Researchers at Madrid’s Carlos III University have developed an algorithm based on ant behaviour which they believe can accelerate the search for relationships among elements present in social media networks.
The SoSACO algorithm is based on ants’ behaviour when searching for food, and accelerates the search for routes between two nodes on a graph that represents a social network. SoSACO’s methodology is informed by behaviour that has been perfected by this most disciplined of insect species when its members set out to find nourishment.
In general terms, SoSACO models itself on the algorithms used by colonies of ants, and imitates how they are capable of finding the path between the anthill and the source of food by secreting and following a chemical trail, called a pheromone, which is deposited on the ground.
In SoSACO study other scented trails are also included so that the ants can follow both the pheromone as well as the scent of the food, which allows them to locate the food source more quickly. The system can find these associated routes more easily, researchers say, without modifying the structure of the graph (an image that uses nodes and links to represents the relationships among a set of elements).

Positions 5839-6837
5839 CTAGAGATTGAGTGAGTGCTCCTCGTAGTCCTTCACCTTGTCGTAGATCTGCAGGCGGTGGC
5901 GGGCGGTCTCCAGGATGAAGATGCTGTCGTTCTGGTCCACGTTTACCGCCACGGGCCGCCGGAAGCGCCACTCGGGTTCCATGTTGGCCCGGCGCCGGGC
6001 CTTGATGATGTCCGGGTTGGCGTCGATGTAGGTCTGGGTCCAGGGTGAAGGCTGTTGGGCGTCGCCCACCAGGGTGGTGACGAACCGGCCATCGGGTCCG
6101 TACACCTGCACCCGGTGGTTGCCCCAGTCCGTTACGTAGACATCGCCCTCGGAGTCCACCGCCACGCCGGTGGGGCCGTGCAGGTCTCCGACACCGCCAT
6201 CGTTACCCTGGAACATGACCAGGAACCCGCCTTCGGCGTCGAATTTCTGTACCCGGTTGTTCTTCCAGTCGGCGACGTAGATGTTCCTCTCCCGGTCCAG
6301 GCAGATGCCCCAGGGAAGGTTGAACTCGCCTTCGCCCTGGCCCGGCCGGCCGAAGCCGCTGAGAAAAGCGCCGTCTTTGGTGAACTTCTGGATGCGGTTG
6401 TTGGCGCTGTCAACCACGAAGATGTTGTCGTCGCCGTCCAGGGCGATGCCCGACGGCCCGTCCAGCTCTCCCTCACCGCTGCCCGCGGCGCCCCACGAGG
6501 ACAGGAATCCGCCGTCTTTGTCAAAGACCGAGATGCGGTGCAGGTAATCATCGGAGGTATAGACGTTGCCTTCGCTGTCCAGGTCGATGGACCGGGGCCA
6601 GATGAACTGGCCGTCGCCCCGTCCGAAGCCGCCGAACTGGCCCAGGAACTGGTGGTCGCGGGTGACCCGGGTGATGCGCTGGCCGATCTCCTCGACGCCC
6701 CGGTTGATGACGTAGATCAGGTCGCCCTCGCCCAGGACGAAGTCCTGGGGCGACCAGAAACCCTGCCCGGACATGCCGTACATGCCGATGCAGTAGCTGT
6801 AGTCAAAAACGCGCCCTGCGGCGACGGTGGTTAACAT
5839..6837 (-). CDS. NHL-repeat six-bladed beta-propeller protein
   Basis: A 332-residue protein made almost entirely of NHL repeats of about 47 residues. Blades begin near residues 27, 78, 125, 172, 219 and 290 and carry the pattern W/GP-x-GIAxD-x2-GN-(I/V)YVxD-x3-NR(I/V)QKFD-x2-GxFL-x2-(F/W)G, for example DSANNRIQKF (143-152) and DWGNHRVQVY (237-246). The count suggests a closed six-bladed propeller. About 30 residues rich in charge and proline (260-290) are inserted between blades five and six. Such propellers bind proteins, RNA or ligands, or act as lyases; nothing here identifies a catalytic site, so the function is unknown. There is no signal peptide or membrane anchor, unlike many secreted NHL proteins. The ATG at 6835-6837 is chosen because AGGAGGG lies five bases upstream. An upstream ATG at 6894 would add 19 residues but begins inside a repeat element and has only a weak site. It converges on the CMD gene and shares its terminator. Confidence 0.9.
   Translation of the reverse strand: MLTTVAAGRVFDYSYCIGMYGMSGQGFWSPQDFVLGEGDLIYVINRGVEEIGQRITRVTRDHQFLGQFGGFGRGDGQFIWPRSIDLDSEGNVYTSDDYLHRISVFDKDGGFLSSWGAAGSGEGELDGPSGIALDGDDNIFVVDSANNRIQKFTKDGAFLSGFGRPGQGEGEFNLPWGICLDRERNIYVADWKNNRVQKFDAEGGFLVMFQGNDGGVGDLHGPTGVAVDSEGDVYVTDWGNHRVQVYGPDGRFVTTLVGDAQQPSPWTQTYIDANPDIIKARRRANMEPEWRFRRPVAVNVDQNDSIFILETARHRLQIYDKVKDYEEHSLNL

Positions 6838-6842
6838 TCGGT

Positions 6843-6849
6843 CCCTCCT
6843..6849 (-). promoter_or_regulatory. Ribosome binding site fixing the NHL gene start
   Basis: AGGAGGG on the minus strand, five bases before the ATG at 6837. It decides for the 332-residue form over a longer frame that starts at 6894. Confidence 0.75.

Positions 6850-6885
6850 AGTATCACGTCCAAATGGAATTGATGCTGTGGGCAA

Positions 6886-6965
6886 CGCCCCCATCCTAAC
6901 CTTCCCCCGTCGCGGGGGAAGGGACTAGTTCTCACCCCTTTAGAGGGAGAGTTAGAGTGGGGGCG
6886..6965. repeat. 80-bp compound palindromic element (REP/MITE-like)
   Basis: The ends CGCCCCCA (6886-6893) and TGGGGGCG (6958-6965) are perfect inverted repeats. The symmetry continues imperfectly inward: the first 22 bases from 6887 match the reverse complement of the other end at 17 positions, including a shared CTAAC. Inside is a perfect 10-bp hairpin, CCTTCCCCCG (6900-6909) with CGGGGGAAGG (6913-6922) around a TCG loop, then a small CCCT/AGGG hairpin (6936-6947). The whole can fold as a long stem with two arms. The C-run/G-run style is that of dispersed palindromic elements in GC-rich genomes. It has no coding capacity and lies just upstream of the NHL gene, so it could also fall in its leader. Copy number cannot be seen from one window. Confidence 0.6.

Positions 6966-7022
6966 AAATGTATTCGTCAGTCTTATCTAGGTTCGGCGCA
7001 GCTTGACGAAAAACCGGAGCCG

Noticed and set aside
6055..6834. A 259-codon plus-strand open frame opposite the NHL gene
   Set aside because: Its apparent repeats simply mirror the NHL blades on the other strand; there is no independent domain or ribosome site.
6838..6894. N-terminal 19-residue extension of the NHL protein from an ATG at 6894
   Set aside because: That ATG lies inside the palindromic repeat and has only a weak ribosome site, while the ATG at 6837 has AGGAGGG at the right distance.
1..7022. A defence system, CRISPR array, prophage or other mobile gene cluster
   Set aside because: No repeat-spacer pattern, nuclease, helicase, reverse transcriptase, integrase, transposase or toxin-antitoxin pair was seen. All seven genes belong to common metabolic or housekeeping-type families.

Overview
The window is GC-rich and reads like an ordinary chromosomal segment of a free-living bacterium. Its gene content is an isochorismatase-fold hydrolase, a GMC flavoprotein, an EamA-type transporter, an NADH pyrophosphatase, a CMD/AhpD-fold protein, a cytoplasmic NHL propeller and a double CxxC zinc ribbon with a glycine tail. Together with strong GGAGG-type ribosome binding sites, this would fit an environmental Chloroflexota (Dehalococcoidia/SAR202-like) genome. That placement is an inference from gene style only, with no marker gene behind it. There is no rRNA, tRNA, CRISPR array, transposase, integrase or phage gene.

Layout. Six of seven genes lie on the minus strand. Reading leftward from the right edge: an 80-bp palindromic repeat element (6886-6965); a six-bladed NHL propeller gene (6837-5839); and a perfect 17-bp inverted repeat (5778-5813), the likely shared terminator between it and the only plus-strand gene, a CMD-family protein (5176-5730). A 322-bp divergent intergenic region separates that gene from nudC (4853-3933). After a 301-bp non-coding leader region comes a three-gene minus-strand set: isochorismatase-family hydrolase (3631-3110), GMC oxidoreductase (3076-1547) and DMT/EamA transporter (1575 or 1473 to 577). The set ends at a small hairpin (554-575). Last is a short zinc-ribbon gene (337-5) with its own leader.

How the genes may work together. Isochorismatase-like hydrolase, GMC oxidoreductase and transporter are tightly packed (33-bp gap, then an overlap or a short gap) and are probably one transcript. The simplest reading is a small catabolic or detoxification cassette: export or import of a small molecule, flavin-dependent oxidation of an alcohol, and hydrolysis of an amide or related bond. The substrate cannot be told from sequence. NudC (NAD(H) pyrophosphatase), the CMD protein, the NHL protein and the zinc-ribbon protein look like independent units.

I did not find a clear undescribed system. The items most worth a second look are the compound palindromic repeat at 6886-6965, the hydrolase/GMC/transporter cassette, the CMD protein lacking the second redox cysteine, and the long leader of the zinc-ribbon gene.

The results could be applied to anything that can be modelled in a graph of this kind, for example to find routes in online games, to plan freight deliveries, to know if two words are somehow related or to simply know exactly which affinities two Facebook or Twitter users, for example, have in common.
Jessica Rivero, who carried out the research as part of her doctoral thesis, said: “The early results show that the application of this algorithm to real social networks obtains an optimal response in a very short time (tens of milliseconds).”